Spencer then decided to extend the black band over his entire left arm, leaving a single empty space: an atom, surrounded by electrons. “I thought it would be interesting because it’s the symbol of matter, and it appears thanks to the absence of ink, that is, of matter.” An intellectual game using tattoos, which climaxed with a date inscribed on his right foot: Monday, June 5, 2006. What happened that day? Absolutely nothing. It’s simply the day that tattoo was done.

Over the years, Spencer’s different tattoos increasingly reflect his passions: art and science. On the knuckles of his left hand is inscribed Einstein’s famous formula: E=mC2.  “I love photographing science because I like to understand how things work. Ultimately it’s a desire to understand the nature of the Universe.”  On the knuckles of his right hand, like a response to science, he has tattooed the letters CMYK, for Cyan, Magenta, Yellow and blacK. “These are the colors used in printing. We can make all the colors starting from these,” he explains. “For me, this represents art. It’s complementary to science. Art comes from the heart, science from the head, but both do the same thing: try to find answers.”

Difficult to pass in review Spencer Lowell’s dozens of weird tattoos – poetic, funny or metaphysical.  One last question for this very creative artist: if you decided to get a tattoo after your voyage aboard Tara, what would you choose? After a few seconds of reflection, the answer is surprising, as often with Spencer Lowell: the inflatable plastic crocodile captured a few days ago when we were at sea, floating in the middle of the sea. And when asked why this strange choice, the answer, said with a grin, was of course the same as for almost every one of his tattoos: “Why not?”


Yann Chavance

Escale à Cala Gonone jusqu’au 9 juillet

Tara est en escale à Cala Gonone en Sardaigne.

Du samedi 5 juillet au mercredi 9 juillet, des rencontres avec la presse, une exposition, de multiples conférences ainsi que des visites de la goélette sont prévues. Cette escale sera aussi l’occasion pour les chercheurs du projet OCEANOMICS de se réunir.


OCEANOMICS a pour but d’organiser ces échantillons et de les étudier en profondeur, c’est pourquoi régulièrement ses chercheurs se réunissent pour discuter des axes de recherches, de l’avancée des travaux. A cette occasion des jeunes chercheurs travaillant sur les données mais qui n’ont pas participé aux expéditions pourront s’initier à la collecte et mieux comprendre ce qu’ils étudient.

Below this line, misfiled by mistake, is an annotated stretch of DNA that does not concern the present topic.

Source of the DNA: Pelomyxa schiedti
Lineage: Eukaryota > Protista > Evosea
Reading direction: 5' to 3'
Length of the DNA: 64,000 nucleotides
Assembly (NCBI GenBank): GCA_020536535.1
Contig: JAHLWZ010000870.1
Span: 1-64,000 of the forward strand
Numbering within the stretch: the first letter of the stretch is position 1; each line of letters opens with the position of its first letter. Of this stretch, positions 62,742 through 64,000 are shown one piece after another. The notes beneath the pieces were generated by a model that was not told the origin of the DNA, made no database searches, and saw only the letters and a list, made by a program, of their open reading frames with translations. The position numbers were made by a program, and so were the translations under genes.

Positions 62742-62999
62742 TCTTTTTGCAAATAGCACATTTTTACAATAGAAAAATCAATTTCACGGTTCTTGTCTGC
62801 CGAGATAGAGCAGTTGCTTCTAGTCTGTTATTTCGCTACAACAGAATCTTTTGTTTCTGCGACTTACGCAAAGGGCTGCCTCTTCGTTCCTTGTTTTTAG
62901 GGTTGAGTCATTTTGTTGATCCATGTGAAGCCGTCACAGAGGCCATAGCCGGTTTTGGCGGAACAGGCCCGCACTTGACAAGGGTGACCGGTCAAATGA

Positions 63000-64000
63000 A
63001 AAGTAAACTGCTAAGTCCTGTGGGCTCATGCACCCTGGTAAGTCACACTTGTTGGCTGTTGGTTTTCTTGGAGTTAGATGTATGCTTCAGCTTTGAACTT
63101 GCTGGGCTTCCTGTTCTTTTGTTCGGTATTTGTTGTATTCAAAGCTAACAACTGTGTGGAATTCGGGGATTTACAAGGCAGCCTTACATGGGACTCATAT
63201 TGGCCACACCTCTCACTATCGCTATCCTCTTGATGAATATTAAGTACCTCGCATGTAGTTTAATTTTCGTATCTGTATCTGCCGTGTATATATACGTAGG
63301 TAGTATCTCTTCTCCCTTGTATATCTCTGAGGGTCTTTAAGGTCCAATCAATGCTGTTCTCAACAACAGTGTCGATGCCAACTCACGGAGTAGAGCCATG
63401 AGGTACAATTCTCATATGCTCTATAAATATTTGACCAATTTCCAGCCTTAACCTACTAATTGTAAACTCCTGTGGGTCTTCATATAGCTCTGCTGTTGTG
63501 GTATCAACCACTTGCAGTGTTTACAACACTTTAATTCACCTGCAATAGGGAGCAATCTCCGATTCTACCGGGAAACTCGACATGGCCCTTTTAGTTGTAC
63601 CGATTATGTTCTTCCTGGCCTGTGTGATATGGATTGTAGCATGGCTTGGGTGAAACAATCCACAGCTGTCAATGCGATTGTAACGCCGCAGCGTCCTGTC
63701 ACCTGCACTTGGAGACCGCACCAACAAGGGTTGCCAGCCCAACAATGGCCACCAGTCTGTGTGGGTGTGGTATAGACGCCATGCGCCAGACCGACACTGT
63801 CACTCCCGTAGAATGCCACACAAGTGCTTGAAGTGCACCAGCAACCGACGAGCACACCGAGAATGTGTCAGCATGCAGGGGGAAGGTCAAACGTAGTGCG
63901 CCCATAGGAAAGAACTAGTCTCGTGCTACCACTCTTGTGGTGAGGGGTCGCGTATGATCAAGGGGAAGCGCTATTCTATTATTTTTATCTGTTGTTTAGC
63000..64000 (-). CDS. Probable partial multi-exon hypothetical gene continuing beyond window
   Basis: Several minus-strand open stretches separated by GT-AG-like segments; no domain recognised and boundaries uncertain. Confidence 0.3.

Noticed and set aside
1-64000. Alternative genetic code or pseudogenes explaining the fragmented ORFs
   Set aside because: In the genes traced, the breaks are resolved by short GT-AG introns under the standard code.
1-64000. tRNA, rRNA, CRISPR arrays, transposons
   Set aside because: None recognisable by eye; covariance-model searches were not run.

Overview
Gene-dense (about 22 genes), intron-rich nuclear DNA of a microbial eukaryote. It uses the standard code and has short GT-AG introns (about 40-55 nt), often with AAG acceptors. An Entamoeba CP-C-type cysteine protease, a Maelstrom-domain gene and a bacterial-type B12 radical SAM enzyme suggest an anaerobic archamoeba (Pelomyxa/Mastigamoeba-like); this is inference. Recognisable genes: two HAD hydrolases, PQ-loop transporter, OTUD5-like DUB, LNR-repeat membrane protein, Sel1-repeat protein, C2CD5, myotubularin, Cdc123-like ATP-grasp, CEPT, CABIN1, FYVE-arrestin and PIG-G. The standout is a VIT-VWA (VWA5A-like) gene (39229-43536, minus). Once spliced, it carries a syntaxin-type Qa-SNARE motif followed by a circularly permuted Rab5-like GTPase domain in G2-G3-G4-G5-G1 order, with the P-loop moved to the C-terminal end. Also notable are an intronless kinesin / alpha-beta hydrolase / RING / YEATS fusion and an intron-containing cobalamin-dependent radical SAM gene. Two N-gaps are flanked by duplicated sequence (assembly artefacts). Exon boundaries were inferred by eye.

Ce projet de 7 ans intimement lié à l’expédition Tara Oceans (2009-2012) réunit les chercheurs qui l’ont imaginée et qui y ont  participé. Cette mission a permis de construire un trésor unique de dizaines de milliers d’échantillons biologiques et de millions de mesures chimiques et physiques systématiquement récoltés au gré de tous les océans.

- Le samedi 5 juillet :

  • Vers 12h00, arrivée de Tara à Cala Gonone
  • À 15h00, une rencontre avec la presse sera organisée suivie d’une visite à bord de la goélette réservée aux journalistes.

- Lieu de la rencontre presse : Cinema teatro.

- Lieu de la visite à bord de Tara : au mouillage en face de Cala Gonone.

- Le dimanche 6 juillet :

  • À 9h30, un colloque dédié à Tara et la Méditerranée s’ouvrira sur une conférence grand public en deux temps (gratuite, sans inscription), intitulée Le Plancton et Tara. – Lieu : Cinema teatro.

Le Docteur Johan Decelle, chercheur à la Station Biologique de Roscoff (France), interviendra en premier lieu sur Le plancton, pour ensuite céder la parole au docteur Daniele Ludicone, chercheur à la Stazione Zoologica Anton Dohrn de Naples (Italie), qui présentera l’expédition Tara Oceans.

  • De 11h00 à 13h00, nous poursuivrons avec une deuxième conférence ouverte à tous (gratuite, sans inscription), intitulée La Méditerranée – une mer en danger. À cette occasion, trois spécialistes se succèderont pour analyser les menaces écologiques en mer Méditerranée – Lieu : Cinema teatro.

Docteur Giuseppe Bianco présentera les activités de l’Agence régionale pour la protection de l’environnement de la Sardaigne (ARPAS) dans la surveillance et l’étude du climat de la Sardaigne.

Docteur Daniele Ludicone, s’intéressera aux Écosystèmes de la Méditerranée dans un contexte de changement climatique. Docteur Andrea Rotta (Université de Sassari), évoquera le cas des cétacés au nord de la Sardaigne à travers une étude de leurs dynamiques et de leur état de santé.

  • À 18h00, les travaux du photographe sous-marin Egidio Trainito, désignés sous le nom de Collier de la biodiversité (Collana della biodiversità), seront présentés.

- Lieu : Cinema teatro.

  • À 19h00, l’inauguration de l’exposition Le plancton et les « métamorphoses » (Il plancton e le « metamorfosi ») d’Antonio Secci se tiendra à l’Aquarium, suivie d’une visite guidée.

- Lieu : Acquario di Cala Gonone, Via La Favorita, 08022 Cala Gonone.

- Le lundi 7 juillet :

  • À partir de 18h30, une visite à bord de Tara accueillera les autorités et des invités.

- Lieu : Port de Cala Gonone, 1 Piazza del Porto, 08022 Dorgali Nuoro.

- Le mardi 8 juillet :

  • À 21h00, le documentaire “Le Monde secret” de Michael Pitiot sera projeté en langue française, suivi de la présentation du plancton récolté dans la baie de Cala Gonone.

- Lieu : Cinema Teatro.

- Le mercredi 9 juillet :

  • À 9h00, Tara lève l’ancre en direction de sa prochaine escale à Vllora (Albanie).


Docteur Johan Decelle, docteur Colomban de Vargas, docteur Ernest E. Di lorio, docteur Flavio Gagliardi.


Lorraine Féline, Spencer Lowell, Carly Steinbrunn.


agnès b., Fondation Prince Albert II de Monaco, Fondation Veolia, IDEC, Serge Ferrari, UNESCO/COI, MedPAN, Surfrider Foundation Europe, Lorient Agglomération, Ministère de l’écologie du développement durable et de l’énergie, CNRS, AFP, Le Monde, RFI, France 24, MCD.


Observatoire d’océanographie de Villefranche-sur-mer, CNRS, Université du Michigan, Université du Maine, Ecole Normale Supérieure, NASA, Université Libre de Berlin, Université Pierre et Marie Curie, IFREMER, Observatoire Océanologique de Banuyls, Université Bretagne Sud, Université Toulon Sud, Université Aix Marseille, Université de Corse.


Expedition MED, Fondation Mohammed VI pour l’Environnement, Acquario di Cala Gonone, Réseau-Euro-Méditerranéen, Institut Océanographique Paul Ricard, Fondation Annah Lindt, EcoOcéan Institut.

SOUS LE HAUT PATRONAGE DE JANEZ POTOČNIK, Commissaire européen en charge de l’environnement.